If any golfer knows the pain and fear that come with a catastrophic health scare, it’s Tiger Woods. It was three years ago this month that Woods was involved in a horrific car accident after hosting the Genesis Invitational outside of Los Angeles that led to major surgery on his right leg. He still feels the effects of that every day.

That makes fellow PGA Tour pro Gary Woodland’s battle with a brain tumour all the more real for Woods.

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Woodland, the 2019 US Open champion at Pebble Beach, is back to full health and a regular tour schedule. In a bonus to the start of the year, the 39-year-old from Kansas received a sponsor’s exemption from Woods into this week’s $US20 million PGA Tour signature event at Riviera Country Club.

Woods got numerous requests to get into the field, but Woodland, who is a friend, seemed a perfect choice under the circumstances.

Speaking solemnly at his press conference on Wednesday, Woods said, “I think what Gary has gone through, I don’t think people have really given it enough play. I think we haven’t had enough conversation about what he’s gone through and how difficult life was for Gary and how scary that each and every moment he’s afraid of dying, and the anxiety of that. And to have a surgery and remove a tumour out of his brain and to come back and play the tour – that’s an unbelievable story. I think that we should applaud him for what he’s been able to overcome.”

Gary Woodland recounts his ‘horrible’ and harrowing experience with brain surgery

In several interviews this season, Woodland recounted a terrifying journey in which, beginning last April, he began experiencing tremors in his hands, as well as overwhelming anxiety. He played on, only to be diagnosed with a brain lesion in August. He underwent successful surgery in September.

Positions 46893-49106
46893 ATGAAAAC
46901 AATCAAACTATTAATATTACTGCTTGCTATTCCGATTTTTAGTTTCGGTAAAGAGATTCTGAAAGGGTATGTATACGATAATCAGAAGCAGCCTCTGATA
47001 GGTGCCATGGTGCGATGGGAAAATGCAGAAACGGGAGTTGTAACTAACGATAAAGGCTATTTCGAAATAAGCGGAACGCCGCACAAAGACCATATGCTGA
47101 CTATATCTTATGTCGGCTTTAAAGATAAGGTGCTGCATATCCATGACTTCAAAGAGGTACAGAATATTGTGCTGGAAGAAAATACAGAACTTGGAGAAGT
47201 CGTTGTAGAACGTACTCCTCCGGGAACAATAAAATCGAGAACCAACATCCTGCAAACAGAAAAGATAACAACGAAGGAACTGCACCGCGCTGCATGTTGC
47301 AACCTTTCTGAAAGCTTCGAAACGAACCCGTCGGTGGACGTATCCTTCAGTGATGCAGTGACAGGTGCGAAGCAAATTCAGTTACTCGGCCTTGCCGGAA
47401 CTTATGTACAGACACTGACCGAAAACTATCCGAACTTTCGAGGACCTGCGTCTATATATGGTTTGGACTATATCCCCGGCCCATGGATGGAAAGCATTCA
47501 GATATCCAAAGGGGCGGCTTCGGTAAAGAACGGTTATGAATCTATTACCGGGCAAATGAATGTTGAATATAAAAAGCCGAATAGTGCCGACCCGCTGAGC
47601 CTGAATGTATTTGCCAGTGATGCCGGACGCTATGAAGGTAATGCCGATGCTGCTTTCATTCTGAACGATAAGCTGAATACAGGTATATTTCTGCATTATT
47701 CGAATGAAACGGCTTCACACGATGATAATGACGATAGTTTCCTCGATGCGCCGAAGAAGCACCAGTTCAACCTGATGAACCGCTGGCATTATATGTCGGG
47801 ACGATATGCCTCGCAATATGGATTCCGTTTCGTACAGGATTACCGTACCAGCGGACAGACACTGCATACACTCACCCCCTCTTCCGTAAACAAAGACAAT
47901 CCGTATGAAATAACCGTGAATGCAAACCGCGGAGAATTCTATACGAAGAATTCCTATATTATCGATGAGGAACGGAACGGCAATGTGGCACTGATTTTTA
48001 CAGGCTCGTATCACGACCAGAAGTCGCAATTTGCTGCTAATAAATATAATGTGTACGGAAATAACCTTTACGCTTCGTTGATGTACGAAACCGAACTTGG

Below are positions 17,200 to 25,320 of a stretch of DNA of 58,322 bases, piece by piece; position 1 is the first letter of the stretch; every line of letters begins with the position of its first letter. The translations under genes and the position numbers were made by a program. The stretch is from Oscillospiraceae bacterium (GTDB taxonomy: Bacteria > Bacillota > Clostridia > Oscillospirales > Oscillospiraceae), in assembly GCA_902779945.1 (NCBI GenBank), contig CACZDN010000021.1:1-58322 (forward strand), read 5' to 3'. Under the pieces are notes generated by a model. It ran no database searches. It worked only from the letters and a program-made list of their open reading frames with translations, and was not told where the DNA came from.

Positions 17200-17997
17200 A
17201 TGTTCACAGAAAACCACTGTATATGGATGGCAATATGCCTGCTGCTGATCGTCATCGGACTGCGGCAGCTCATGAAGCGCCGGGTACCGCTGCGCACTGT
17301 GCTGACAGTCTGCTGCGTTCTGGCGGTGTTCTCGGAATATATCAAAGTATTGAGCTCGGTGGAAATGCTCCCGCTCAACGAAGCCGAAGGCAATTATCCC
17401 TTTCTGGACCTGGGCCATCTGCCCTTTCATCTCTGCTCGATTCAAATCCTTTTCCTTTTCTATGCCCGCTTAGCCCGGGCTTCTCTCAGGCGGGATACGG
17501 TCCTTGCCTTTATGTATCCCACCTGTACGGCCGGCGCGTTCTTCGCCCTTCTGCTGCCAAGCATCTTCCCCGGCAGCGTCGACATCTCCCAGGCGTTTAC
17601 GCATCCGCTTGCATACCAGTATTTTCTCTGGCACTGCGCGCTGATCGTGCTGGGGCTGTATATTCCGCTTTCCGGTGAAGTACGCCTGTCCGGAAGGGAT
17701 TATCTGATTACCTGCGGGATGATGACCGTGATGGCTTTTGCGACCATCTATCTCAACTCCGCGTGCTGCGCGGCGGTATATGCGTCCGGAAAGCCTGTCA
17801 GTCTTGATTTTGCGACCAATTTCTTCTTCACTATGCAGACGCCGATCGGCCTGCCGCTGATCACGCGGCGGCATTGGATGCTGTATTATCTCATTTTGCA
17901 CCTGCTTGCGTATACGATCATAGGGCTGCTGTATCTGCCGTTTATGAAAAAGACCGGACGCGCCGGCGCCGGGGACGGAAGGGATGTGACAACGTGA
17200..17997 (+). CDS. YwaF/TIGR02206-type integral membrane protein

“I just want to prove you can do hard things,” Woodland told the Associated Press in January. “I want to prove to my kids nobody is going to tell you you can’t do anything. You can overcome tough, scary decisions in your life. Not everything is easy. This came out of nowhere for me, but I’m not going to let it stop me.”

Woods, of course, has been forced to take months to recover from numerous leg and back surgeries related to wear and tear of golf. And then the car accident took him to places of fear and doubt he’d never experienced.

In extending the invitation to Woodland, Woods took the experience a step further. The two are grouped together, along with another close friend, Justin Thomas, for the first two rounds of the Genesis.

Gratitude should be the theme.

“To be able to play with two great friends tomorrow, we’re going to have a great time, Woods said. “Obviously, we’re going to be needling each other, but it’s a great needling. The fact that we’re able to do it, the fact that he’s here and able give us the needling is fantastic because that was a scary time when we didn’t know what it was going to look like.”